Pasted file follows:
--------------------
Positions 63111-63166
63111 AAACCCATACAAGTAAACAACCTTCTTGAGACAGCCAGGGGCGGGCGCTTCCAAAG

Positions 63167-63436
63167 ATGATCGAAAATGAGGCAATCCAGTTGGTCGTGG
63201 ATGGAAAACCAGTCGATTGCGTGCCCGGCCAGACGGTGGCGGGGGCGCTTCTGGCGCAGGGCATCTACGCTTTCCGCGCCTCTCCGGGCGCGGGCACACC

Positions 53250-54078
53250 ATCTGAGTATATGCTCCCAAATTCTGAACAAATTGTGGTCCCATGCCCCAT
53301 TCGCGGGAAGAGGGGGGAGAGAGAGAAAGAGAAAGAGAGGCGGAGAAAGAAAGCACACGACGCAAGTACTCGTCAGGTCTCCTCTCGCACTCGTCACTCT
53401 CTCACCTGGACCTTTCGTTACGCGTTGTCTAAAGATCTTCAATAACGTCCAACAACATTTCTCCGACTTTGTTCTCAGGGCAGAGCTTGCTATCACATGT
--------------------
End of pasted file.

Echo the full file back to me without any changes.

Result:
Positions 63111-63166
63111 AAACCCATACAAGTAAACAACCTTCTTGAGACAGCCAGGGGCGGGCGCTTCCAAAG

Positions 63167-63436
63167 ATGATCGAAAATGAGGCAATCCAGTTGGTCGTGG
63201 ATGGAAAACCAGTCGATTGCGTGCCCGGCCAGACGGTGGCGGGGGCGCTTCTGGCGCAGGGCATCTACGCTTTCCGCGCCTCTCCGGGCGCGGGCACACC

Positions 53250-54078
53250 ATCTGAGTATATGCTCCCAAATTCTGAACAAATTGTGGTCCCATGCCCCAT
53301 TCGCGGGAAGAGGGGGGAGAGAGAGAAAGAGAAAGAGAGGCGGAGAAAGAAAGCACACGACGCAAGTACTCGTCAGGTCTCCTCTCGCACTCGTCACTCT
53401 CTCACCTGGACCTTTCGTTACGCGTTGTCTAAAGATCTTCAATAACGTCCAACAACATTTCTCCGACTTTGTTCTCAGGGCAGAGCTTGCTATCACATGT